Guest Columnist

Notes about impeachment for Grassley and Ernst to review

In this image from video, President Pro Tempore of the Senate Sen. Chuck Grassley, R-Iowa., swears in Supreme Court Chie
In this image from video, President Pro Tempore of the Senate Sen. Chuck Grassley, R-Iowa., swears in Supreme Court Chief Justice John Roberts as the presiding officer for the impeachment trial of President Donald Trump in the Senate at the U.S. Capitol in Washington, Thursday, Jan. 16, 2020. (Senate Television via AP)

• Presidential misconduct: Any Iowan with common sense knows that the transcript of the July 25 telephone conversation reveals a quid pro quo. After reminding Zelensky of U.S. efforts on behalf of Ukraine, the president complains about Ukraine’s lack of reciprocity, and when Zelensky requests missiles vital to Ukrainian defense, the President says he wants “a favor, though.” The “favor” was that Ukraine investigate the Bidens for corruption as well as a Russia-concocted falsehood that Ukraine interfered in the 2016 U.S. presidential election.

Only the simplest of minds do not understand a nudge-nudge, wink-wink, especially when made by a self-proclaimed savvy negotiator who never does anything without getting something in return. As the president explains in “The Art of the Deal,” no negotiation should be attempted in the absence of leverage, which is “something the other guy wants or has to have or best of all, can’t do without.”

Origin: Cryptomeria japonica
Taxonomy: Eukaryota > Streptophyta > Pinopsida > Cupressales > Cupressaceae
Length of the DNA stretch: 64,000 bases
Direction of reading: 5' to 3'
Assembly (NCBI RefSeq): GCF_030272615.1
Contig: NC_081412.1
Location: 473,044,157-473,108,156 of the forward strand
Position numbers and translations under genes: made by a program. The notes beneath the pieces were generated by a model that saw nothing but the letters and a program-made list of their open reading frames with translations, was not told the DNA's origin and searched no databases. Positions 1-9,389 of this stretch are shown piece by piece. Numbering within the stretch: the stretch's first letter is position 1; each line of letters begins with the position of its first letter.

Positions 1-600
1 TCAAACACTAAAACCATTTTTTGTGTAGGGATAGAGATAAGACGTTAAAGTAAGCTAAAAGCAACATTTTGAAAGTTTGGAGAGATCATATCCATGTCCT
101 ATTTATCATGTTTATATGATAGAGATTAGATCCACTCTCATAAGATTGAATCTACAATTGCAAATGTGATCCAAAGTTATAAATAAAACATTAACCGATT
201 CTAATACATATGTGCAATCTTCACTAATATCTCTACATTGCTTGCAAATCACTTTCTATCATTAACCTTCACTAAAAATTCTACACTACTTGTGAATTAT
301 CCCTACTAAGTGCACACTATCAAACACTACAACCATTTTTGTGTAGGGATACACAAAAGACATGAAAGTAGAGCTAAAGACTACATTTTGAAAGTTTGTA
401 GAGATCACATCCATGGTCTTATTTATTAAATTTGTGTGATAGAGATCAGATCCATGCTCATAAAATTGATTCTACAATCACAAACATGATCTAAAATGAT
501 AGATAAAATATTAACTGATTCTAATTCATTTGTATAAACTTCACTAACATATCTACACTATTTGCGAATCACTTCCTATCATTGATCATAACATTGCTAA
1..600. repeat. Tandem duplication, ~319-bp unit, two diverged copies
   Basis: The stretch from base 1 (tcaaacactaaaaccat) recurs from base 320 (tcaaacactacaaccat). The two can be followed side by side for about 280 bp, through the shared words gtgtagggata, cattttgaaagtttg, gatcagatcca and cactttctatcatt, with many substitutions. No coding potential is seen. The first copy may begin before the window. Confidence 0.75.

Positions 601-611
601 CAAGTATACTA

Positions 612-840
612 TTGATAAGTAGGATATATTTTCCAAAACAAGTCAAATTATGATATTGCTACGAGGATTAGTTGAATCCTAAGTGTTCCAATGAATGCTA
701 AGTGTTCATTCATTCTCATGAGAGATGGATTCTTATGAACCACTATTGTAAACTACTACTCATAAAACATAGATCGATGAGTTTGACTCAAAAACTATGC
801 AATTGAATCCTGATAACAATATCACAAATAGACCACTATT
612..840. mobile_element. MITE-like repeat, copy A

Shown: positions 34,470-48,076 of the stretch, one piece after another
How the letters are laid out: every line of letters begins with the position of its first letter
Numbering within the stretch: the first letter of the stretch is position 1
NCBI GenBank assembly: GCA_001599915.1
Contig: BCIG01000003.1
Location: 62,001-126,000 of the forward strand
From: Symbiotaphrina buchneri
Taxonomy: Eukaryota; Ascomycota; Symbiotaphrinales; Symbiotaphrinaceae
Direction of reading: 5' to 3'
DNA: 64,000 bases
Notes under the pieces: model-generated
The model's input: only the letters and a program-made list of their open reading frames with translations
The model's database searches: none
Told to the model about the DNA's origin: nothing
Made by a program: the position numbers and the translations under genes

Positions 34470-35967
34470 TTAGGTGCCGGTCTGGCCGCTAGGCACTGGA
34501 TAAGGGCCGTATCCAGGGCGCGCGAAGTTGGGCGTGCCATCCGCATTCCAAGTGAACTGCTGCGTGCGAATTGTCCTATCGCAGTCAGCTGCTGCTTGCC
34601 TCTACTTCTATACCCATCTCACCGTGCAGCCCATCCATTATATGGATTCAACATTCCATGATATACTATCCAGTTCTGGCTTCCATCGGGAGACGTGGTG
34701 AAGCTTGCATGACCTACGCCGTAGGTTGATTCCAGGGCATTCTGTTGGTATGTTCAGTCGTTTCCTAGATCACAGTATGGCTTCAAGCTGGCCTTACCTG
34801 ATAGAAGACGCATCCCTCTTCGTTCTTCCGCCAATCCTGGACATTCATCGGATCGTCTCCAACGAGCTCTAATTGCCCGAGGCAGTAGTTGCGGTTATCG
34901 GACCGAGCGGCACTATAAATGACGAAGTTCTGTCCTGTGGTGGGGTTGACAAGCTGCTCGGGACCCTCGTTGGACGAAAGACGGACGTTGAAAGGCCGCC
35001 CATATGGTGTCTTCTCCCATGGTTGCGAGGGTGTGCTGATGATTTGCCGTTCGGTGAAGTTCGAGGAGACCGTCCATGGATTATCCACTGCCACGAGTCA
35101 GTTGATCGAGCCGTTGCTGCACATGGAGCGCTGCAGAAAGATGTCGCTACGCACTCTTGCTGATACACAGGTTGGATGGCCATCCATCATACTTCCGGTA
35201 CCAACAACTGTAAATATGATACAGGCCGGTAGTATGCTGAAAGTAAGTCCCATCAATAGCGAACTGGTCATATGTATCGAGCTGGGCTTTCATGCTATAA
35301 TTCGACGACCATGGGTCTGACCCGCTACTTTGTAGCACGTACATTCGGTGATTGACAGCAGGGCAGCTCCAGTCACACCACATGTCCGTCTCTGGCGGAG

But there is more. After July 25, the president and his personal lawyer pressed Zelensky to make a public announcement of Ukraine’s investigation of the Bidens, and the Trump administration informed Zelensky the congressionally approved aid would be withheld until he committed to making a public announcement.

It was thus not an investigation that the president wanted from Zelensky, but, rather, a public announcement of an investigation — something that could only have the purpose of tainting a likely political rival in the upcoming election. Moreover, when the president attempted to pressure Zelensky into making an announcement by delaying the promised military aid for two months, he adversely affected our national security interests by hindering a key ally’s ability to defend itself and negotiate with its oppressor.

More than 500 law professors have signed a letter, finding the evidence against the president overwhelming. The Ukrainians, who are neither foolish nor naive, undoubtedly knew the score. So should the U.S. Senate.

• Facts not motives: When the president and his defense team decry that Democrats are simply out to “get” him, Sen. Grassley knows it is a feint. In responding to a claim that Republicans were just out to “get” President Clinton by impeaching him, Sen. Grassley noted the president “is in this predicament because of his own private wrongdoing.”

Facts, as Sen. Grassley noted, are the proper focus of impeachment proceedings, not motives of a political party. Consider a prosecutor who has long wanted to charge and try a person whom he believes has committed various crimes over a period of time. If the prosecutor finally files a criminal charge against the person, of what relevance is prosecutorial motive when the evidence at trial establishes criminal conduct? The fact is a crime was committed. The criminal does not get a Get Out of Jail card just because the prosecutor was out to “get” him.


• Removal from office: Former Harvard Law Professor Dershowitz of the president’s defense team has insisted that removal from office for “Treason, Bribery, or other high Crimes and Misdemeanors” requires commission of a crime. Having argued during the Clinton impeachment proceedings that removal does not require commission of a crime, Professor Dershowitz has flip-flopped 180 degrees.